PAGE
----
f. The forests are conserved. Fishing is sustainable. The weather and global warming is controlled.

g. 50% of the world is teeming with wild-life that we can marvel at. The air, water and soil are not contaminated with carcinogens. We globally control the weather and global warming. Everything regarding conservation and pollution is controlled and enforced globally.

I know which of the two possible future scenarios I would prefer to live in.

The future is for our grandchildren’s grandchildren. In my own life-time we have destroyed over half of the world. I feel we are at the precipice. Will we jump?Posted in EcologyenvironmentExtinctionTagged conservationEcologyeducationExtinctionidealismjournalismLiteratureNatureOptimismPoliticsPopulationSciencethe futureWritingZeitgeist4 CommentsEdit

Writing a Book takes a Team!!

Writing a Book takes a Team!!

What is quite apparent is that writing a book requires a team of people. Rarely does one person have a complete skill set to handle the task.

Writing a book entails:

Having the imagination to envisage the novel.

Having the ability to create a plot.

Having the writing ability to create interest in a reader.

Being able to invent characters.

Being perceptive to see flaws in the plot.

Having the knowledge of grammar, punctuation and spelling to be able to correct mistakes.

Possessing the ability to make the language flow and create pace.

Being able to describe the novel in such a way as to create interest without introducing spoilers.

To possess the artistic skills to design a cover.

To build up the social media connections and other media connections to market the book.

Creative people rarely have the objectivity or skills to redraft, edit or see the flaws in their writing. They require a methodical editor to point out necessary improvements and corrections.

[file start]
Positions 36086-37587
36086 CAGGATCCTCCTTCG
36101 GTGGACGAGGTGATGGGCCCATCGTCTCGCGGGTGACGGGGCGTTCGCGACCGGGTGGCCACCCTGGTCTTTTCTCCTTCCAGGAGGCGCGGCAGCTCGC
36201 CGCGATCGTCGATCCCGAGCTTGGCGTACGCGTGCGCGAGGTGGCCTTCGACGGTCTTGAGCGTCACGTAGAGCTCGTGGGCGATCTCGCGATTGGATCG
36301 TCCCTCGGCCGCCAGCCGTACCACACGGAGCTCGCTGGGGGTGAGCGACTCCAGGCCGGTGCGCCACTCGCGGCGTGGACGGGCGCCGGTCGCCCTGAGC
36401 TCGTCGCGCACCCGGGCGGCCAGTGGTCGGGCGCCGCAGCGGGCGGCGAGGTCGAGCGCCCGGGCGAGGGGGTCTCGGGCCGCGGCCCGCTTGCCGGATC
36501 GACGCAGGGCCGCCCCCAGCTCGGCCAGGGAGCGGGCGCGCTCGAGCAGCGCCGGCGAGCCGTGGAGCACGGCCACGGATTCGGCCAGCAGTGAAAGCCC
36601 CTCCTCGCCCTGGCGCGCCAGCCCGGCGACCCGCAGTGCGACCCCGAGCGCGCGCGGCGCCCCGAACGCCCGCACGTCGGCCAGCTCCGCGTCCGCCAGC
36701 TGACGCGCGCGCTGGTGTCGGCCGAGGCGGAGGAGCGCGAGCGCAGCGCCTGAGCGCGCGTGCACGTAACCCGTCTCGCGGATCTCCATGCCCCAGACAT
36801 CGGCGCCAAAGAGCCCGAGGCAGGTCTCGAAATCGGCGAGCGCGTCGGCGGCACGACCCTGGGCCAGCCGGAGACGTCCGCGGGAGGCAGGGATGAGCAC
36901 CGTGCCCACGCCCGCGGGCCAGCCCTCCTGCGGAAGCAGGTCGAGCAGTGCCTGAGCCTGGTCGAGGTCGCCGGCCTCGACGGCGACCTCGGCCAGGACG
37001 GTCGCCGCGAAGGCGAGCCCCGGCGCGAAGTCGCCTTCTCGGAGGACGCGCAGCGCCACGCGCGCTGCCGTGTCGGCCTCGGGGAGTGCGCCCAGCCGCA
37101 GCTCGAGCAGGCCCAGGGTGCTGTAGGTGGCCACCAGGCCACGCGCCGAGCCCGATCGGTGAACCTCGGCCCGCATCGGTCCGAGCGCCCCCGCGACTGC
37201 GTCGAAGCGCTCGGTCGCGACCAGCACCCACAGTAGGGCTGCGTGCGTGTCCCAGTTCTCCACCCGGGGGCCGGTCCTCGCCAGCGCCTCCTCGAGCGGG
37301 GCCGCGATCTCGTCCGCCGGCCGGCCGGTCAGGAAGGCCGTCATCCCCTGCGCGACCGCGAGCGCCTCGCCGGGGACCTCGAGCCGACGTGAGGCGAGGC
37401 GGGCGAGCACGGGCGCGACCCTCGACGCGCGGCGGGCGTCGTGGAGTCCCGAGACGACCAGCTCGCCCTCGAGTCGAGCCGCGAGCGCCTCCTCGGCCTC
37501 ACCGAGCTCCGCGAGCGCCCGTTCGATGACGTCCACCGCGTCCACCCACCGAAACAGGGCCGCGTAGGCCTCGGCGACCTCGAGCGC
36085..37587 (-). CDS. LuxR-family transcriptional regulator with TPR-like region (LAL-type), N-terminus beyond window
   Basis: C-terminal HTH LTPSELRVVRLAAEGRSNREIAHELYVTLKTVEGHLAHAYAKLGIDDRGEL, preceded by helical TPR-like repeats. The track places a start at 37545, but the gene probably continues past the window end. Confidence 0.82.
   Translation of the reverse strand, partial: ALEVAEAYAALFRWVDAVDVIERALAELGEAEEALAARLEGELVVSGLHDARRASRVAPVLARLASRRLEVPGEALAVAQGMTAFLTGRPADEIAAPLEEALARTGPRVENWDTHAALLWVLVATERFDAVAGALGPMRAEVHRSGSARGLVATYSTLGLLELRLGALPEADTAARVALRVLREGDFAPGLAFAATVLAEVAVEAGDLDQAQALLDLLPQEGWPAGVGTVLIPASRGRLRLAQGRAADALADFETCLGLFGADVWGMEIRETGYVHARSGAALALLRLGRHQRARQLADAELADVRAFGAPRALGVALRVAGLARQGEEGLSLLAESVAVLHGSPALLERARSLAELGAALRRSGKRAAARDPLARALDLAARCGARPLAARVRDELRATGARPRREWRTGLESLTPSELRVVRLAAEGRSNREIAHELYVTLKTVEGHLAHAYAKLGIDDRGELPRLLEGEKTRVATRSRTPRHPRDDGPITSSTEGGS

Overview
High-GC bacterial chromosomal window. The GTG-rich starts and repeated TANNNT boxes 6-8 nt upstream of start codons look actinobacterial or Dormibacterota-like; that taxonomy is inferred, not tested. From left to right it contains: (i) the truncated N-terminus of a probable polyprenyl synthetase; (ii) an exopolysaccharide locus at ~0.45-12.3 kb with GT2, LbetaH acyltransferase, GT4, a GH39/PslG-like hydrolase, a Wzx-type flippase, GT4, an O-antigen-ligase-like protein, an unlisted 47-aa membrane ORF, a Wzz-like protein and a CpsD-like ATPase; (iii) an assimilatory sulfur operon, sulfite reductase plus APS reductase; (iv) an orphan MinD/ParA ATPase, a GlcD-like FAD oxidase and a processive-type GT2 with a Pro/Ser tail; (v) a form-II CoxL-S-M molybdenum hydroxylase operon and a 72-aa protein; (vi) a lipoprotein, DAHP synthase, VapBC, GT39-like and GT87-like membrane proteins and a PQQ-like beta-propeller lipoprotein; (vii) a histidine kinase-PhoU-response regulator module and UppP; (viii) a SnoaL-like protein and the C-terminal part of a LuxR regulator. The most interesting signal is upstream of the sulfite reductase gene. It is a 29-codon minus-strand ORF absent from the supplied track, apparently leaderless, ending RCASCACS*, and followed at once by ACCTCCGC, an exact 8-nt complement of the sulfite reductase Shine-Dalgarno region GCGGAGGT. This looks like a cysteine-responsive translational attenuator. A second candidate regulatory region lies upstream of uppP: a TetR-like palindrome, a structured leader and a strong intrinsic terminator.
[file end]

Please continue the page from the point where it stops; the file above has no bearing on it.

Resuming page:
A person skilled at writing may not be at all skilled at design or even able to create an enticing and succinct back cover blurb.

Building up social networks, writing press releases, doing book signings and developing contacts, takes time. Most writers would rather be writing and might well be hopeless at communicating in other ways.

A team can hone and present a book to optimise its potential.

Writing a good book and selling it requires a good team. That’s why writers form relationships with publishers and Literary Agents.

The Process of Writing.

The Process of Writing.

I am certain that this process is different with all writers. We all have our ways of working. It is also clear that it is not always the same with me. Sometimes I have carefully plotted out a novel while at other times, I work with a vague idea and allowed it to unfurl as I progress.

I used the Butch Cassidy principle: there are no rules.

But always, as a novel progresses, as a character develops, a novel takes on a life of its own. It is a coalescence of ideas. I will wake up in the middle of the night with an idea and have to get out of bed to write it down or it is likely to go.